I was particularly impressed with Patricia, the Cruise Director. She was outstanding – warm, friendly, helpful, energetic, professional, organised, amazing attention to detail. Every aspect of the tours, connection to flights, any questions asked were attended to perfectly. Nothing was too much trouble for her.
The “Hotel Manager”, (can’t remember his name or correct title), was also particularly friendly, energetic and helpful. Again, nothing was too much trouble for him. As an example, when I asked how to get the heart rate monitor of the gym bicycle to work he came to help me work it out. Eventually he got the engineer. (Unfortunately it couldn’t be fixed, but at least he know knew about it)
All food and drink staff, waiters/waitresses were friendly, helpful, and professional and set a relaxed, friendly atmosphere on board. Cleaning staff were also friendly and helpful.
The tours were good; two were particularly good because of the guides. One guide was a feisty German woman, who must have been in her seventies, and guided us around Regensburg. She moved her arms and upper torso about with energy and gusto and made the history come alive. Another woman, who guided us around Passau, oozed passion and enthusiasm for the history and culture so that it was so easy to take in.
I also really liked the hosted afternoon in Bratislava. It was a restful retreat into nature after the hustle and bustle. I also loved Vienna and Budapest with their enchanting, charming architecture. But having said that all tours were good.
In Budapest the ship was docked for the day and night opposite the grand Parliament Building, view unimpeded! The finale the last night, once dark, was a cruise up and down the river to see all the castles, churches and bridges brilliantly lit up with their lights reflecting golden and sometimes pinks and purples in the river. Truly spectacular!!!
The four course, (one evening six course) a la carte dinners were stunningly presented: classy, stylish and sophisticated, particularly the appetizers, often with a mix of crisp and soft, contrasting colours and sauce as decoration.
Also meal delivery to the tables by the waiters was very impressive. Depending on the number of guests seated at a table 2, 3 or 4 waiters would arrive together, carrying the same course, and simultaneously placing the meals on the table for each guest!! At any one table all guests could start their course at the same time without waiting for companions’ meals to arrive!!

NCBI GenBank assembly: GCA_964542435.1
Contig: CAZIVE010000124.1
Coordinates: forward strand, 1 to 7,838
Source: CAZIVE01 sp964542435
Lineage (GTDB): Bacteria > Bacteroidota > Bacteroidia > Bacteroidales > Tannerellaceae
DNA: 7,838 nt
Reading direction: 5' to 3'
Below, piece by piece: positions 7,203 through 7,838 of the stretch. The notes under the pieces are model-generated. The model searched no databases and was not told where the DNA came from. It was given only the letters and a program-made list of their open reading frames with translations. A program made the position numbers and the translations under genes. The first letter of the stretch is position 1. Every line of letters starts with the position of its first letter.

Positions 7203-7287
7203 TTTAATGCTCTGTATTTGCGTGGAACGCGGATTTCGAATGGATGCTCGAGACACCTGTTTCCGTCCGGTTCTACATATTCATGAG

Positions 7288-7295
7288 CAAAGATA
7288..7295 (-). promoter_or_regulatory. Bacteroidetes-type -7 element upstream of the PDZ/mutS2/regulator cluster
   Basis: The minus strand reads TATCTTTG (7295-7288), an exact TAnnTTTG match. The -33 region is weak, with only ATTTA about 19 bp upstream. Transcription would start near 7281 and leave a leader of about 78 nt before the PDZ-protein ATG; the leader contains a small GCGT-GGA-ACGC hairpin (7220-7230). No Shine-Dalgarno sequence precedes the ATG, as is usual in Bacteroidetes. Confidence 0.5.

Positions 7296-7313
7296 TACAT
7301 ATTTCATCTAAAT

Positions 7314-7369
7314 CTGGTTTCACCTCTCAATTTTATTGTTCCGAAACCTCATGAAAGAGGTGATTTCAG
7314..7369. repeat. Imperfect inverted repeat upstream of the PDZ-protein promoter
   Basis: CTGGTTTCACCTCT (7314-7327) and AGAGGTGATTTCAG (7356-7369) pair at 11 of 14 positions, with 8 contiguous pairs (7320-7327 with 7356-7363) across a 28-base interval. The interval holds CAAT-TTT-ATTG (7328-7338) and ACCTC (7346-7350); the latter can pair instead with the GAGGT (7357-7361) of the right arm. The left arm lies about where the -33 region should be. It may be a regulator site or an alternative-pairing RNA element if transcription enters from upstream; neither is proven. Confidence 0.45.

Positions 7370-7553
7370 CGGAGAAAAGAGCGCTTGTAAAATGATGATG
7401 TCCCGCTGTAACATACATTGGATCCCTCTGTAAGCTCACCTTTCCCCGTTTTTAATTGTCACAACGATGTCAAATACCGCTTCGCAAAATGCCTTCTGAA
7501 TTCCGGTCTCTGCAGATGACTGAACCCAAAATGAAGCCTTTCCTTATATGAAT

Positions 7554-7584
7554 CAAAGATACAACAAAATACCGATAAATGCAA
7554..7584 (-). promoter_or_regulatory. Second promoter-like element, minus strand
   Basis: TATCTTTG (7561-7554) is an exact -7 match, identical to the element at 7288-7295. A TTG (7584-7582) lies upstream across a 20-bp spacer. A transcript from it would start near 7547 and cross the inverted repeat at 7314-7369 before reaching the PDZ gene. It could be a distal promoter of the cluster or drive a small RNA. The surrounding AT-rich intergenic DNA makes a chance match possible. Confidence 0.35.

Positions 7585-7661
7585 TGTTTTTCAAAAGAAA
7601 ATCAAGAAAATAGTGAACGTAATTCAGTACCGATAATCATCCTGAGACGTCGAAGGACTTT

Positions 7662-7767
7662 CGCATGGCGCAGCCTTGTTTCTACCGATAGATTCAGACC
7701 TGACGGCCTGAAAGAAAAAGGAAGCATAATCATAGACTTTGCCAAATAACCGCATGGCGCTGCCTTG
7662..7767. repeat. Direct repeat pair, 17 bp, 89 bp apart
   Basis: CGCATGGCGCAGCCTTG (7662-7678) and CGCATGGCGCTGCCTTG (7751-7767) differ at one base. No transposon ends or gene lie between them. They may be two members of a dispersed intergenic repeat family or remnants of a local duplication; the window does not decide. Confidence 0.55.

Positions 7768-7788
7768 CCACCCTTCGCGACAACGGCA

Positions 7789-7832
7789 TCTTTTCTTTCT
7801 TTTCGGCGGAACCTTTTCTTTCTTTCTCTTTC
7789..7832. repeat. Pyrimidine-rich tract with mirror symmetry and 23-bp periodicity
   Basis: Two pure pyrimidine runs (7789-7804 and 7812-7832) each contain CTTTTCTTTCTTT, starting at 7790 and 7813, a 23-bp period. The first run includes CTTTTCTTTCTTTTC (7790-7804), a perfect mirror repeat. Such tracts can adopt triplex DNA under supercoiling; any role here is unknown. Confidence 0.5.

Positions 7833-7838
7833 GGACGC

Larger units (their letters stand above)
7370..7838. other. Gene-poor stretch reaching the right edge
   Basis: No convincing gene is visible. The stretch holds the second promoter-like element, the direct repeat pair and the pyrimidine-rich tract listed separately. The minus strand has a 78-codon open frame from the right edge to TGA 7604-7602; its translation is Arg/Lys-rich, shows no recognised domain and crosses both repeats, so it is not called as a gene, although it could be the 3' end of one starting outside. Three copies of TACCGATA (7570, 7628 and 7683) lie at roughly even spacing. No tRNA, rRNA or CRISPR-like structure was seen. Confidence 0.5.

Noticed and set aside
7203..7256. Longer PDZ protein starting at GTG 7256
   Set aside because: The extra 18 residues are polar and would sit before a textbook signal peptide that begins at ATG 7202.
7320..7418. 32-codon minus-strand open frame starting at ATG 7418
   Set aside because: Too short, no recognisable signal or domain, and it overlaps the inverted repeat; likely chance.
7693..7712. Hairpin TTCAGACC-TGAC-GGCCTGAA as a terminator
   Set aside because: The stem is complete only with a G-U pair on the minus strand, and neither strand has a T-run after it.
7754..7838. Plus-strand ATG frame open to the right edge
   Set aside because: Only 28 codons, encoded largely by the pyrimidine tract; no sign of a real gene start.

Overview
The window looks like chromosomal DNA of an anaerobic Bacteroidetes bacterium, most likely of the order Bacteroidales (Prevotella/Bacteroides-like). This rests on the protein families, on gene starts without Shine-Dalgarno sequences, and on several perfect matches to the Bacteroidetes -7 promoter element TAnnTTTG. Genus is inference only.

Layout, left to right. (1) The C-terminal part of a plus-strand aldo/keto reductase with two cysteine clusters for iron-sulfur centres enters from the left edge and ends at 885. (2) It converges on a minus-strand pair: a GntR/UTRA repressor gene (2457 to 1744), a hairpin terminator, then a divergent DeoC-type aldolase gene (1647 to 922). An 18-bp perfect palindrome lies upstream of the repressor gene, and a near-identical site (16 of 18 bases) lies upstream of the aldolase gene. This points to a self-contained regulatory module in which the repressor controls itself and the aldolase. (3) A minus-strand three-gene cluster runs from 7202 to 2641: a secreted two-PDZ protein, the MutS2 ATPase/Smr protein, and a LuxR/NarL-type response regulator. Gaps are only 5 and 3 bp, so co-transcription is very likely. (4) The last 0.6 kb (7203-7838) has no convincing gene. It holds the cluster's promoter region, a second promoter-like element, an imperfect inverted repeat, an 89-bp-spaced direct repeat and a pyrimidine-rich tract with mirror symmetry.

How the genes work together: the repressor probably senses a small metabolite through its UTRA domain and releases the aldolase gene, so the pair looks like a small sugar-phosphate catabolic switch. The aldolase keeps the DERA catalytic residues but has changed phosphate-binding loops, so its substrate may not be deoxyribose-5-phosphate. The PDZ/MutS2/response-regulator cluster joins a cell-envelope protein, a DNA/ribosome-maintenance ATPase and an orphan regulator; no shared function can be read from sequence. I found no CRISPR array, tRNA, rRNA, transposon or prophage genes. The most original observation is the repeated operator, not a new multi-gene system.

Most passengers I spoke to loved the food, as did the 18 other travel agents.
A few people were not so exuberant and one couple said it was “mixed”.
My hesitations re some food
I did however find some of the soups, meat and fish dishes to be bland, and sometimes the meat and fish to be overcooked and a bit dry. I was a little reluctant to mention this, but finally did mention it to Natalie as I was concerned that our friends, who have already deposited, and others who will, could also be a bit disappointed in the bland taste of the some of the food.
Thankfully Natalie explained that if this were the case during next year’s cruise I could mention it to our waiter and that the chef would definitely try to oblige by enhancing the flavour to ours and our people’s meals.
Also luckily we had a tour of the Galley and the chef mentioned the difficulty of catering to so many nationalities and tastes. At any one meal some guests would say ‘too rich’ and others ‘too bland’. So at least if I get this complaint I’ll know how to handle it!!
Positive passenger comments
One passenger commented on the “quietness” of the Emerald Sky. He said the acoustics on the older ships in not so good and sometimes it is difficult to hear people talk. The Emerald Sky is really good – you can’t hear the motor or feel any vibration. In fact the only way you can tell it is moving is to see the scenery passing by!
Some passenger Issues:
- Tours – time on own.
One man said he’d been on Avalon and liked the way the cruise guide stayed with them the whole day, as opposed to Evergreen where guides tour with you some of the time and then you are on your own. He said he and his wife lost their way back and almost missed the ship.
- Name Evergreen/Emerald
Another passenger, after getting off the flight into London looked for Evergreen at London airport and couldn’t find it. After much panic and almost missing the connecting flight he found out it was Emerald. He said customers should have been warned re Emerald vs Evergreen.
One couple who’d recently been on an ocean cruise were not happy with the entertainment. They added that “one night there was supposed to be a quiz and that didn’t even happen”.
Had breakfast with an Aussie couple from Gosford who have done both ocean and coach tours. This was their first River Cruise. They were not criticising the tour as such, but said they found it quite tiring. After the trip to Cesky the husband said he’d never been so tired in his whole life. They were in their seventies and keen golfers. With them I was trying to work out a solution. Maybe have 3 levels of fitness:
- Very slow/walking sticks etc.
Cruise vs sight-seeing
I will recommend to prospective passengers that have the time and money that they include additional time, either before or after the cruise, to immerse themselves in at least one city/country. The cruise gives a taste of what one may like to come back to see, but doesn’t allow detailed sight-seeing as when on your own and staying in any place as long as you need.